Posted by: SoMD | June 26, 2008 10:20 AM

A quick note to Allan Lucas:

Don't stand on that street corner too long - drive-by's, ya know.

Posted by: DC Voter | June 26, 2008 10:23 AM

Who cares about gun, when late night pizza is causing all the problems?

Posted by: Dude | June 26, 2008 11:39 AM

Way to go Supreme Court Justices!!!!

It is about time that we are not dictated to. After all, we have a right to bear arms.

Posted by: | June 26, 2008 11:50 AM

Way to go Supreme Court Justices!!!!

It is about time that we are not dictated to. After all, we have a right to bear arms.

Posted by: | June 26, 2008 11:50 AM

No ranges; bureaucratic paperwork requirements and double talk; expensive ammunition; storage requirements; required training; additional taxes; greedy gun dealers. Not to worry. There are plenty of obstacles that will deny you your 2nd amendment rights.

To all those people who have had relatives and loved ones injured or killed by guns:

I know, and know of, many people that have been killed and injured by automobiles. I know several that have been killed by fires. No one cries and screams for the banning of either vehicles or fire. The PERSONS who misuse or abuse autos or fire are prosecuted and may be incarcerated. The same should hold true of guns.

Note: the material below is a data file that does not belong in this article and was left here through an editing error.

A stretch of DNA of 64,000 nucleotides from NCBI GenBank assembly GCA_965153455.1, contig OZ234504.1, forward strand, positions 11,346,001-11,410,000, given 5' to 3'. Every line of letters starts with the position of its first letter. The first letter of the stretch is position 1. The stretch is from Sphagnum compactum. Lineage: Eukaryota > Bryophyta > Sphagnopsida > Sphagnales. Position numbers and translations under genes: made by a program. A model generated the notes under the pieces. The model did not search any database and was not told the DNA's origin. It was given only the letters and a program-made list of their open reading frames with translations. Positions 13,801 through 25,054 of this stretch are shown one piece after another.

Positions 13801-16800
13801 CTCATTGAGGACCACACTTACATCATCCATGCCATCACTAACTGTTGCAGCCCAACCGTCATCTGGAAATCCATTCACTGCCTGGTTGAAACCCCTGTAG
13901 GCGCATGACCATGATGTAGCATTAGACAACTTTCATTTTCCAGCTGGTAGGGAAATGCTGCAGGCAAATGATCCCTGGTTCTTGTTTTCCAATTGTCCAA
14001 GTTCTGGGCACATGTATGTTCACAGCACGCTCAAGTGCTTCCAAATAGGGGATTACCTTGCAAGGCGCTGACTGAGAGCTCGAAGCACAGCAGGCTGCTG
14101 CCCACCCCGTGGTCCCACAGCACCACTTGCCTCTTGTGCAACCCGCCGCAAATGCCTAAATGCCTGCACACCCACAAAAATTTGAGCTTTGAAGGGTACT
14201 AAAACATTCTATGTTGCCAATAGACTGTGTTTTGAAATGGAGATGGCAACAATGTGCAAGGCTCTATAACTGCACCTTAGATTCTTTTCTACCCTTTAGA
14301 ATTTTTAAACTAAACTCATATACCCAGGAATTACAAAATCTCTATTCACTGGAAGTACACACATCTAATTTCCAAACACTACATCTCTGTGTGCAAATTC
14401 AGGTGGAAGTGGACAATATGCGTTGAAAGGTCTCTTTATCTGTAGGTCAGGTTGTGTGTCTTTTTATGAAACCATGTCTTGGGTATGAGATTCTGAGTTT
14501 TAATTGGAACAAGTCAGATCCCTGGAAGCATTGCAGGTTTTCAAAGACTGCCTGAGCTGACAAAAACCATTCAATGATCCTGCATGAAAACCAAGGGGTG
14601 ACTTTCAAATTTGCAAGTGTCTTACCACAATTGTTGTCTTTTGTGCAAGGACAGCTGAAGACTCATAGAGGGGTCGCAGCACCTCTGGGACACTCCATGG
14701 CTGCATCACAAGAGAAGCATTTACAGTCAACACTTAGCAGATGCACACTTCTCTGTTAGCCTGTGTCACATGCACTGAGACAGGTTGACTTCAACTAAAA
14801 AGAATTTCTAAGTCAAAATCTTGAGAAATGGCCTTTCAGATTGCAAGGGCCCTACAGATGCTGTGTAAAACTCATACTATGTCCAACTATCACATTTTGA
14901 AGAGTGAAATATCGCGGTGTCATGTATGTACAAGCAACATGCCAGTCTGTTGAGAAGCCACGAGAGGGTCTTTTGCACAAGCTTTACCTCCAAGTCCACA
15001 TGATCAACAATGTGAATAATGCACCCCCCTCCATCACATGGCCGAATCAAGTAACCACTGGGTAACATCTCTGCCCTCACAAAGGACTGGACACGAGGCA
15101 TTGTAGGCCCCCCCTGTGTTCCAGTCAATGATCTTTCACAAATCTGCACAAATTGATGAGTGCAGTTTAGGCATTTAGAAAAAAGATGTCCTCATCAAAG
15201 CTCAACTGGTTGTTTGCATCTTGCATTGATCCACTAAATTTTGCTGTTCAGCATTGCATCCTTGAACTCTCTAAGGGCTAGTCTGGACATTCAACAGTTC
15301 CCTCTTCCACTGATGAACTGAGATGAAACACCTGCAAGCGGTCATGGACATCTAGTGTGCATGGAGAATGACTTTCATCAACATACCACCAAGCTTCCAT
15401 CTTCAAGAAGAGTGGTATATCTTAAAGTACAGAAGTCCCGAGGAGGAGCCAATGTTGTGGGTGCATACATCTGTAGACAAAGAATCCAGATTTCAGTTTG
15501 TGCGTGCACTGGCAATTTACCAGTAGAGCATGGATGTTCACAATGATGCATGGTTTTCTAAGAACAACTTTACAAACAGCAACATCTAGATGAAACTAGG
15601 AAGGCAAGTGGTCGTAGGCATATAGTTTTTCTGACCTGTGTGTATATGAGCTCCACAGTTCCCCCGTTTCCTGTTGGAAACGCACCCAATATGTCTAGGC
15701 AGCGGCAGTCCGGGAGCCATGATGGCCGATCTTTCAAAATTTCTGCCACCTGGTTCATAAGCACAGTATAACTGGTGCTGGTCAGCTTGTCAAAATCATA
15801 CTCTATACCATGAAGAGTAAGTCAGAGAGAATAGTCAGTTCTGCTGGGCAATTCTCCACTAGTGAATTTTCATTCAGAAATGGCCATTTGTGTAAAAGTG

The occurrence of auto accidents and fires are commonplace enough that they receive momentary, even specious, media attention. Guns, however, are and emotional cause celebre that are guaranteed to increase sales and circulation. Accordingly, media will persist in sensationalizing any story concerning gun violence.

I would request those individuals who have been personally affected by gun violence to pursue the individual who pulled the trigger and have them prosecuted to the fullest extent of the law. If the law needs to be more stringent in it's prosecution, find and elect or appoint district attorneys and judges who will prosecute, rather than excuse, perpetrators.

Gun-using perpetrators know, in gun ban cities, that they can rob and kill with impunity. Maybe if your loved one, or someone in proximity to them, had been carrying a gun (or even MIGHT have been carrying one) your loved one could be here today.

Posted by: MJM | June 27, 2008 8:56 AM